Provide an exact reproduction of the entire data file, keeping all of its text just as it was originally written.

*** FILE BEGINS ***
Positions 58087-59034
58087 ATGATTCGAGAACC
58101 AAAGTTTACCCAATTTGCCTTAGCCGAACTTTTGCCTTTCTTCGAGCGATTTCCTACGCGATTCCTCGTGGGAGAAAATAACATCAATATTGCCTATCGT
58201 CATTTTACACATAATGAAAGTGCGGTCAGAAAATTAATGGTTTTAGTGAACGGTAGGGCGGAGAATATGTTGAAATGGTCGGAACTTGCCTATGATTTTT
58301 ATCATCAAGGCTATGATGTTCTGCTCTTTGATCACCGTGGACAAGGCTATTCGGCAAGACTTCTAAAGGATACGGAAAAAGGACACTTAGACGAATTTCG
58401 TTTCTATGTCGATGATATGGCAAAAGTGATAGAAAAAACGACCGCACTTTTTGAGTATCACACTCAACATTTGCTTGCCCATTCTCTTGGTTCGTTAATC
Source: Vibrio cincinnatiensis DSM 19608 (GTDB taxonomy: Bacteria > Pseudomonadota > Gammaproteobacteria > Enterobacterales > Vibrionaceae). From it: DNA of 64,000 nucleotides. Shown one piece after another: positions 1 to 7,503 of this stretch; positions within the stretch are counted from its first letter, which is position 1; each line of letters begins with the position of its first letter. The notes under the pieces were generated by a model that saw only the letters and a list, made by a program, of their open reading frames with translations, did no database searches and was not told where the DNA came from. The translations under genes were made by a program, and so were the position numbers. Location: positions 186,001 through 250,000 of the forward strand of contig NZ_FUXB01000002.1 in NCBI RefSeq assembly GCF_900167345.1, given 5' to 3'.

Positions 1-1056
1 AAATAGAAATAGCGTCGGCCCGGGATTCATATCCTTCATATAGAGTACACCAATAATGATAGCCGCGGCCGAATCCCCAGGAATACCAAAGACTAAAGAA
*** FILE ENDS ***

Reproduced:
Positions 58087-59034
58087 ATGATTCGAGAACC
58101 AAAGTTTACCCAATTTGCCTTAGCCGAACTTTTGCCTTTCTTCGAGCGATTTCCTACGCGATTCCTCGTGGGAGAAAATAACATCAATATTGCCTATCGT
58201 CATTTTACACATAATGAAAGTGCGGTCAGAAAATTAATGGTTTTAGTGAACGGTAGGGCGGAGAATATGTTGAAATGGTCGGAACTTGCCTATGATTTTT
58301 ATCATCAAGGCTATGATGTTCTGCTCTTTGATCACCGTGGACAAGGCTATTCGGCAAGACTTCTAAAGGATACGGAAAAAGGACACTTAGACGAATTTCG
58401 TTTCTATGTCGATGATATGGCAAAAGTGATAGAAAAAACGACCGCACTTTTTGAGTATCACACTCAACATTTGCTTGCCCATTCTCTTGGTTCGTTAATC
Source: Vibrio cincinnatiensis DSM 19608 (GTDB taxonomy: Bacteria > Pseudomonadota > Gammaproteobacteria > Enterobacterales > Vibrionaceae). From it: DNA of 64,000 nucleotides. Shown one piece after another: positions 1 to 7,503 of this stretch; positions within the stretch are counted from its first letter, which is position 1; each line of letters begins with the position of its first letter. The notes under the pieces were generated by a model that saw only the letters and a list, made by a program, of their open reading frames with translations, did no database searches and was not told where the DNA came from. The translations under genes were made by a program, and so were the position numbers. Location: positions 186,001 through 250,000 of the forward strand of contig NZ_FUXB01000002.1 in NCBI RefSeq assembly GCF_900167345.1, given 5' to 3'.

Positions 1-1056
1 AAATAGAAATAGCGTCGGCCCGGGATTCATATCCTTCATATAGAGTACACCAATAATGATAGCCGCGGCCGAATCCCCAGGAATACCAAAGACTAAAGAA